By Lily Nothling
Online production by Joseph Lam
An Indigenous support organisation is calling for compensation and support for the Stolen Generation after the Government has failed to implement its recommendations from the 1997 Bringing Them Home national inquiry.
This morning a report titled Bringing Them Home 20 years On: an action plan by the Healing Foundation was handed to the Prime Minister in Canberra.
It’s been 20 years since the Australian Human Rights Commission’s “Bringing Them Home” inquiry was first tabled in federal parliament.
Acknowledging the stories of Aboriginal children forcefully removed from their families, Bringing Them Home was the first of its kind to recognise the atrocities committed and the lives of those affected in such a way and provided a basis for reconciliation.
But two decades on, it’s clear that scars still run deep.
The Healing Foundation’s report shows the government has failed to implement the recommendations of the Bringing Them Home inquiry.
They say it’s the root of many problems faced by Aboriginal communities including substance abuse, family violence and self harm.
Florence Onus from the Healing Foundation says many are still suffering from the unresolved grief and pain of being institutionalised as children.
She says they experienced physical, sexual and emotional violence.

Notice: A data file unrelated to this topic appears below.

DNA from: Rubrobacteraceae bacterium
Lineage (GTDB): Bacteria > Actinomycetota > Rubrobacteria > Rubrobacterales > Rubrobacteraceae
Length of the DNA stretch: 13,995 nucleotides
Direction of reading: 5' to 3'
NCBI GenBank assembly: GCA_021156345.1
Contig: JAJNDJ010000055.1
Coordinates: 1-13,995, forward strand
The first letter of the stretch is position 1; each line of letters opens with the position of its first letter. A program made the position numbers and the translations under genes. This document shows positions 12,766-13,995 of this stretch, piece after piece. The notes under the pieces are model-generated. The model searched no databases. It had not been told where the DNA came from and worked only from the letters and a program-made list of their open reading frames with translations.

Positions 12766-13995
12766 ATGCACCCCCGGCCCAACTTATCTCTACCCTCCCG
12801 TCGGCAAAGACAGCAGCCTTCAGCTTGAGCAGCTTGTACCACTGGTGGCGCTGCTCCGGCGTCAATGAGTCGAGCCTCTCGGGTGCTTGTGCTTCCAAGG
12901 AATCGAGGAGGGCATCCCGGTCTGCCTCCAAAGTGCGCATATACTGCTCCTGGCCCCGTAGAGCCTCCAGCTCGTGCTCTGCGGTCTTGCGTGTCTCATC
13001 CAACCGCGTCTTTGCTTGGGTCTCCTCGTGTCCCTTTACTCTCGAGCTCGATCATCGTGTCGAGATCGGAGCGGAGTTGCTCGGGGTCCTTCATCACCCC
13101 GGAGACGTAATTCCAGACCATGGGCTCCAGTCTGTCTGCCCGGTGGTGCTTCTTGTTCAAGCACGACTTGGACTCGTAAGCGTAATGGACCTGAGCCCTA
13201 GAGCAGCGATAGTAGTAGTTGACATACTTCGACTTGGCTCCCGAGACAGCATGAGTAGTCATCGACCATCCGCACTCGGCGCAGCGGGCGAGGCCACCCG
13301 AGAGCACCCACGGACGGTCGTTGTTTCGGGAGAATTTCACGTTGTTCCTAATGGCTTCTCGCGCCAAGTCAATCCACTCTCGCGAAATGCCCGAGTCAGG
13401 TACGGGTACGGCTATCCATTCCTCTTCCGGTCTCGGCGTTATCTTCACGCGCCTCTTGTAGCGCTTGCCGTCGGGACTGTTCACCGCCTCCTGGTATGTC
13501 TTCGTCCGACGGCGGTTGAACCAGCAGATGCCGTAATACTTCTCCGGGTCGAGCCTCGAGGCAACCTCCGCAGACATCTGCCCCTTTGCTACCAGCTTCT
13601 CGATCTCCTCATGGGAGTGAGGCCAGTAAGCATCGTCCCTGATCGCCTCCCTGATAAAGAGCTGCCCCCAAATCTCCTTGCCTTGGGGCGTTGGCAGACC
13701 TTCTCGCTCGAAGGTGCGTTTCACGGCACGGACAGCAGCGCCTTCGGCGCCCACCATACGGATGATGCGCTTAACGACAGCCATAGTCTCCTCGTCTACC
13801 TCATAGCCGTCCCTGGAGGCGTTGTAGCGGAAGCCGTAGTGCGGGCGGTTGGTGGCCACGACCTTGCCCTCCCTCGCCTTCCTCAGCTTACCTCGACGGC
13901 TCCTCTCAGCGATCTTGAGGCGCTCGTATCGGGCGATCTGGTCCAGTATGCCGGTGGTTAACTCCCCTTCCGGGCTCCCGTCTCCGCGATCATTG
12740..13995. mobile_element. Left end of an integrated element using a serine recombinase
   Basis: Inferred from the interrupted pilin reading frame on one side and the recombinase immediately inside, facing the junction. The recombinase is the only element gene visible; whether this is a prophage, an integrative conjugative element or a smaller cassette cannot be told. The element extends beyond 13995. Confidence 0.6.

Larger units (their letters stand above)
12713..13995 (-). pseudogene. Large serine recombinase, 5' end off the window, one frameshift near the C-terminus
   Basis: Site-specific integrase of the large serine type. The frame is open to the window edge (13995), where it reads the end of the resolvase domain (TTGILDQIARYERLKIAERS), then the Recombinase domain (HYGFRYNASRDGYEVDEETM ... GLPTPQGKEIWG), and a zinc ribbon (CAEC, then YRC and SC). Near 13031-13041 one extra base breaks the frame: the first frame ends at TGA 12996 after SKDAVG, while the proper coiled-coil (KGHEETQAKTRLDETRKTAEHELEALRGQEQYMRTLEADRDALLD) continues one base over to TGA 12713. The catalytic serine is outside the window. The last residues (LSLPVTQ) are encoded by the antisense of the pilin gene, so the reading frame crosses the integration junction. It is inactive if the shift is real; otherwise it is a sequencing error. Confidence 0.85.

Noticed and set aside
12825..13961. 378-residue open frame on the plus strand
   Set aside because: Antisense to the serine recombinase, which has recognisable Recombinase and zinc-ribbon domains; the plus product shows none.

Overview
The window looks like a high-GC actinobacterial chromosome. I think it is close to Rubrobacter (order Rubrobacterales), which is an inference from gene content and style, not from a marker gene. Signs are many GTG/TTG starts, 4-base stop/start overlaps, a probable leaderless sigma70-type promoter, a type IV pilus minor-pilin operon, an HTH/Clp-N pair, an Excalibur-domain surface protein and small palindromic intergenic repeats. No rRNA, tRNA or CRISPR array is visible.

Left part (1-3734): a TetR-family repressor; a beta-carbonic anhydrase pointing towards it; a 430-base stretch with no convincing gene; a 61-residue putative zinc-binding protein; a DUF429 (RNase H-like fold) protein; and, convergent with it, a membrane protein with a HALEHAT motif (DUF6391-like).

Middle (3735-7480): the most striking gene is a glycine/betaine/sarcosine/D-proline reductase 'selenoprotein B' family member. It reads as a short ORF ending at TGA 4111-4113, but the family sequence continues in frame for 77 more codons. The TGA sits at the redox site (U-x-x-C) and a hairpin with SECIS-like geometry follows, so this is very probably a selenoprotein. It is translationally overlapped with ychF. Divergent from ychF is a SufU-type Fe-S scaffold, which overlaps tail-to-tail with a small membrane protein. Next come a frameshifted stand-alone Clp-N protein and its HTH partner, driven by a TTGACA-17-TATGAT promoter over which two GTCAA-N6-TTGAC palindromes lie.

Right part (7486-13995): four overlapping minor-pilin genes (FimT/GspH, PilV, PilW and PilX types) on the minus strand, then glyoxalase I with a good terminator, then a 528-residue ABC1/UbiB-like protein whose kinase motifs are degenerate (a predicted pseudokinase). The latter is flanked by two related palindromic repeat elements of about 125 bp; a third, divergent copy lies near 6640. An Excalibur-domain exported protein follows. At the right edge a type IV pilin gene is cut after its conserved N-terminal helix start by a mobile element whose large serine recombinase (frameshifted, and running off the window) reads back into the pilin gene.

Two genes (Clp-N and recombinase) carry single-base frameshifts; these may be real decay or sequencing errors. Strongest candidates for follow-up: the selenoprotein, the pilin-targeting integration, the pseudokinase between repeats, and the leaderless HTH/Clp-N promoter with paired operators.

“If four generations of your family suffered all institutionalisation, and suffered both forms of abuse on a regular level, do you think, you know, that you’d be a function person today? No, you wouldn’t,” she said.
Ms Onus was one of five children taken from her mother at the age of five.
Her mother was also forcibly removed.
The Healing Foundation is calling for a comprehensive analysis into the contemporary needs of the Stolen Generation.
It also wants a national scheme for reparation and a national study into inter-generational trauma.
Ms Onus says this is just the beginning.
“The healing has only really just begun, but we need more healing resources and we need government to take the lead and implement its action plan,” said Ms Onus.
Aboriginal activist and lawyer Michael Mansell says if the government was sincere in its 2007 apology to the Stolen Generation, it would provide monetary compensation.
“In Australian society, anyone who suffers damages as a result of injuries caused by someone else is entitled to damages, however it seems that the only people not entitled to compensation are the aboriginal children and families who suffered,” said Manswell.
CEO of Reconciliation Australia Justin Mohamed says the country needs to come to terms with its past to prevent history from repeating itself.
“There’s a number of our young people, the numbers are extraordinarily high, in out of home town so we need to make sure there’s some really strategic thinking and planning and action so that we don’t have another generation of people who have grown up outside of their communities and their families,” says Mohamed.
National Reconciliation Week begins on Saturday.